In its recent annual Cattle report, the U.S.D.A pegged the total U.S. herd at 90.8 million head on Jan. 1, 2012, down 2% from a year earlier and the lowest since 88.1 million in 1952. The 2011 calf crop (future beef and dairy cattle) was 35.3 million head, the smallest since 1950.
Perhaps most telling was the number of cattle that had calved as of Jan. 1 in Texas and Oklahoma, the nation’s two largest beef cow states accounting for more than 20% of the total. The number in Texas was down 13% from Jan. 1, 2011, and in Oklahoma it was down 14%, compared with the U.S. total that was down only 3%.
The decline resulted from the devastating drought across Texas (the worst in the state’s history), Oklahoma and some neighboring states in 2011 as ranchers liquidated herds due to burned pastures and restrictive costs to bring in supplemental feed.
While the sell-off temp-orarily boosted beef supplies in 2011, the effects of lower cattle numbers now are being realized. Compared with the same month a year earlier, U.S. beef production was up five out of six months in the first half of 2011 but was below year-earlier levels five out of six months in the second half of the year, ending slightly lower for the full year, according to U.S.D.A. data.
In its Feb. 9 World Agricultural Supply and Demand Estimates, the U.S.D.A. projected 2012 beef production at 25,115 million lbs, up 0.6% from its January projection but down 1,084 million lbs, or 4%, from 2011 and compared with a decline of 105 million lbs, or 0.4%, in 2011 from 2010. The U.S.D.A. projected the average steer price to range from 121@129c a lb in 2012, up 5% to 12% from 114.73c in 2011 and up 27% to 35% from 95.38c in 2010.
A key factor in higher 2012 prices was expectations of continued strong exports. The U.S.D.A. projected 2012 beef exports at 2,765 million lbs, down fractionally from its January projection and from 2,779 lbs in 2011 but up 20% from 2,299 million lbs in 2010. Domestic use, meanwhile, was projected at 24,622 million lbs, up 1% from January’s number but down 4% from 2011 and down 7% from 2010. On a per capita basis, domestic consumption was projected at 54.7 lbs, down 5% from 2011 and down 8% from 2010.
Although still dry overall, moisture conditions across the Southwest have improved significantly from 2011, to the point ranchers may begin to rebuild herds.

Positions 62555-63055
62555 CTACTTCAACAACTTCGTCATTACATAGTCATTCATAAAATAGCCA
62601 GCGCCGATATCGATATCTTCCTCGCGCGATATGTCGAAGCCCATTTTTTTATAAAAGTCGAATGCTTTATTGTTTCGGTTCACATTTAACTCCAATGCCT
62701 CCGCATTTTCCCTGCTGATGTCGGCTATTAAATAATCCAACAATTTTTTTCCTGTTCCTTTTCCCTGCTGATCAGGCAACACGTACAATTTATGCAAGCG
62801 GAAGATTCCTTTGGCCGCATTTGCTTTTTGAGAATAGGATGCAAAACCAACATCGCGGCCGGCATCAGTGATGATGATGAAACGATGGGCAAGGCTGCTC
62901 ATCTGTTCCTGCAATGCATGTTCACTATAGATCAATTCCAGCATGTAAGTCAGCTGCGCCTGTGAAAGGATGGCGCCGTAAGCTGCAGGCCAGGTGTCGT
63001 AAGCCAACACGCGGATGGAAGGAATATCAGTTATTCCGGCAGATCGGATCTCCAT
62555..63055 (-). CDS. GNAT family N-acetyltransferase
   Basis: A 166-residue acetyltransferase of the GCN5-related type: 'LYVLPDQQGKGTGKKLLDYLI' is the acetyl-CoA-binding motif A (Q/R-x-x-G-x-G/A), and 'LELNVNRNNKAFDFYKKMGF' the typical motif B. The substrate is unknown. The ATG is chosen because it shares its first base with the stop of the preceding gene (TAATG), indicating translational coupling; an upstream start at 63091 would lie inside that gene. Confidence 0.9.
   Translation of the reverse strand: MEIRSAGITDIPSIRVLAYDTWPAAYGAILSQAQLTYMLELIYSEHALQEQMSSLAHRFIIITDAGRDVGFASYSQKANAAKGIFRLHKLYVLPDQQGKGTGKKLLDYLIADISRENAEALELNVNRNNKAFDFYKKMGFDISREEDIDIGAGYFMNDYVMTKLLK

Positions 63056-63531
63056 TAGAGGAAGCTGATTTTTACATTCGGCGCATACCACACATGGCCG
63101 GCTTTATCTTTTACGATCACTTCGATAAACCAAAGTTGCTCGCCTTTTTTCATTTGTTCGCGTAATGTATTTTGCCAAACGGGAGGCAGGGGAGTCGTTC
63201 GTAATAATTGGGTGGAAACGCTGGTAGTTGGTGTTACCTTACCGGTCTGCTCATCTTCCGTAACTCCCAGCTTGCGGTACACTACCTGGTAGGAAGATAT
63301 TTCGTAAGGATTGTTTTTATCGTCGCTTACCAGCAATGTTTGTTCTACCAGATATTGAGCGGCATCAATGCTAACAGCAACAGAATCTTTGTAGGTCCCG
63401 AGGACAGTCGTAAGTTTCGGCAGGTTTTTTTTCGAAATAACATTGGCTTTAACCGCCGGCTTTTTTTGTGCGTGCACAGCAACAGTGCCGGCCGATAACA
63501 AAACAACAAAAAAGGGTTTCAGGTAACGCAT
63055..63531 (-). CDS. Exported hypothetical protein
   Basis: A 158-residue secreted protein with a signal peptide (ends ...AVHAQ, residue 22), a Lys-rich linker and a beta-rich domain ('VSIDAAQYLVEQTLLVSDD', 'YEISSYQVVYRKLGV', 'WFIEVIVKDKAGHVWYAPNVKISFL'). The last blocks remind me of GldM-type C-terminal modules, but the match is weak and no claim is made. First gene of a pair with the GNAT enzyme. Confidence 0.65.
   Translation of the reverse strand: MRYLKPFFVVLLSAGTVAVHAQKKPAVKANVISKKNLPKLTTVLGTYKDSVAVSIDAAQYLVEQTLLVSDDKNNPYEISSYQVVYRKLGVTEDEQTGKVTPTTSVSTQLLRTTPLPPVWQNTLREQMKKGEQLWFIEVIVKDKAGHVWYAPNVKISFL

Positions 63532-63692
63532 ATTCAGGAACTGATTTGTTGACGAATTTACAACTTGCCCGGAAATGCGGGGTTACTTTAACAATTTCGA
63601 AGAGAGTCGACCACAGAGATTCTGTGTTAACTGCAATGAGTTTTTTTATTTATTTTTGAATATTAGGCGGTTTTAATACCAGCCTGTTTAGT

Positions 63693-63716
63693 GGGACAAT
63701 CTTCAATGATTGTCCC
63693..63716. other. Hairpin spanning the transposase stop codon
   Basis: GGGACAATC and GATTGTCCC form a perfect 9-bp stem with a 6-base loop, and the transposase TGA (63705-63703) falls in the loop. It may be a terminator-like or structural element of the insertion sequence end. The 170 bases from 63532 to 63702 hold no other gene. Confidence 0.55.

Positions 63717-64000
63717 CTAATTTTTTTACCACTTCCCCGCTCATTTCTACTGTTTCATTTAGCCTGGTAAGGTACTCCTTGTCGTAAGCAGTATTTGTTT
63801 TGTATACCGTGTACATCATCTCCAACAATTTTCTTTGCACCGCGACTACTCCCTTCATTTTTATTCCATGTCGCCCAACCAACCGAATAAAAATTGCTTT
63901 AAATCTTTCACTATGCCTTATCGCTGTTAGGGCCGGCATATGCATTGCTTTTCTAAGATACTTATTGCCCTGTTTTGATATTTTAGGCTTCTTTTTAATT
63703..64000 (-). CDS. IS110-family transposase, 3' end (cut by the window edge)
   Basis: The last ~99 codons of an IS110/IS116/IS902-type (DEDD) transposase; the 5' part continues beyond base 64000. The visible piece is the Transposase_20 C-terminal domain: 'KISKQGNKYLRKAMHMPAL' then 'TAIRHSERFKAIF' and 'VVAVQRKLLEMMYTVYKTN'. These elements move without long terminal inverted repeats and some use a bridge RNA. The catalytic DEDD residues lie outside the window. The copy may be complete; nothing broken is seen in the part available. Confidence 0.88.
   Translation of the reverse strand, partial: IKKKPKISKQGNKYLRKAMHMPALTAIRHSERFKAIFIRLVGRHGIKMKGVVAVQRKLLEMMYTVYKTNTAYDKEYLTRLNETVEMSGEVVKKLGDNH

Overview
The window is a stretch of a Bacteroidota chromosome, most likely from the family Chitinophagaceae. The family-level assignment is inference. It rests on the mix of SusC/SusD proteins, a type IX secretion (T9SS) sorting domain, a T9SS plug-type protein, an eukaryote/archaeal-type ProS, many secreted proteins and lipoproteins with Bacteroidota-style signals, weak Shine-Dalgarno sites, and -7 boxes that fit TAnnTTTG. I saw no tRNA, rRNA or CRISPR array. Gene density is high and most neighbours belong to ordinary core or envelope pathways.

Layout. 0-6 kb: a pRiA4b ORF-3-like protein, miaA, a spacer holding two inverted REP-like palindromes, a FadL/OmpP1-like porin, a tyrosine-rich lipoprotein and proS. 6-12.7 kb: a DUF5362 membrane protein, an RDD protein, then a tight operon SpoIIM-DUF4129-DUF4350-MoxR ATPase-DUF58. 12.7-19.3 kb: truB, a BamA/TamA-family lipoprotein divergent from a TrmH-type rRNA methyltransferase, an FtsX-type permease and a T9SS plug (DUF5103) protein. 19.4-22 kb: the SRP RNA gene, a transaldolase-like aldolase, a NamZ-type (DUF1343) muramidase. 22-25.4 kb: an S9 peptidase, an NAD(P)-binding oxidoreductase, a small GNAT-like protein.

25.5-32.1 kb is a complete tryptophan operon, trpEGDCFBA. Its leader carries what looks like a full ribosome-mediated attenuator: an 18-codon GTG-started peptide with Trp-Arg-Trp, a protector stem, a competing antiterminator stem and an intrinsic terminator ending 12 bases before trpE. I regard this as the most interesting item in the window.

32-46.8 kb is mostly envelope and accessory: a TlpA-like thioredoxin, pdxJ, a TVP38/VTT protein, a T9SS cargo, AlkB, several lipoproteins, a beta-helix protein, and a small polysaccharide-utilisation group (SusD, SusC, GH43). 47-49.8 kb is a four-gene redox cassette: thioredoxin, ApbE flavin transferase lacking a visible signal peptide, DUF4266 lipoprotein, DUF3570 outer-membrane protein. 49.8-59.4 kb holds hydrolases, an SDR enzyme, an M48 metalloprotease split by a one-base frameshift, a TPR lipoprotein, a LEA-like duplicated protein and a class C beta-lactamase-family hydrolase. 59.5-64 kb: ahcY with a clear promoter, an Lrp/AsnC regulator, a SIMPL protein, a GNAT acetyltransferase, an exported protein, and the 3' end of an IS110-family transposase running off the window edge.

“Interest in heifers has increased considerably in the last few weeks as drought-affected producers begin thinking about restocking and others begin to expand their cow herds,” the U.S.D.A. said in January. But withholding heifers will actually reduce slaughter cattle (and beef production), and calves from heifers kept for breeding in 2012 won’t be ready for slaughter until 2014, the U.S.D.A. noted.
“Retail (beef) prices in 2012 are expected to surpass 2011 prices,” the U.S.D.A. said. Although by how much 2011 record levels are exceeded will depend on the economy, beef imports and prices for other proteins, the U.S.D.A. said.
For pork the sit-uation has been a bit less complicated as soaring exports appear to have been the primary market feature the past couple of years even as domestic consumption declined amid record production.
Pork production was estimated at 22,759 million lbs in 2011, up 1% from a year earlier and on a monthly basis was above year-earlier levels nine out of 12 months, including the final five months. Production in 2012 was forecast to rise about 2% to 23,235 million lbs, the U.S.D.A. said last week. Slaughter hog prices (barrows and gilts), projected to average between 63@67c a lb, are expected to moderate slightly from 66.11c in 2011 but hold well above 55.06c in 2010.
Domestic pork use was pegged by the U.S.D.A. at 18,470 million lbs in 2011, down 3% from 2010, but is expected to increase 2% in 2012, to 18,892 million lbs, the U.S.D.A. said in last week’s WASDE. Per capita pork consumption in 2012 was projected at 46.5 lbs, up from 45.8 lbs in 2011 but still below 47.7 lbs in 2010.
But the focus remains on pork exports, mainly to Asia. Pork exports were estimated at 5,112 million lbs in 2011, up 21% from 4,224 million lbs in 2010. The U.S.D.A. projected 2012 exports up slightly from 2011 at 5,115 million lbs.
Pork exports of more than 505 million lbs in November 2011 were up about 25% from a year earlier and the highest for any month ever, the U.S.D.A. said.
“Shipments to China made the difference be-tween a ‘strong’ month and a spectacular one,” the U.S.D.A. said. China imported 118 million lbs of U.S. pork in November, the most ever, as the Asian nation sought to offset pork production shortfalls and moderate consumer prices.
The U.S.D.A. expects 2012 Chinese pork de-mand to remain strong and U.S. exports to that nation to hold near 2011 levels.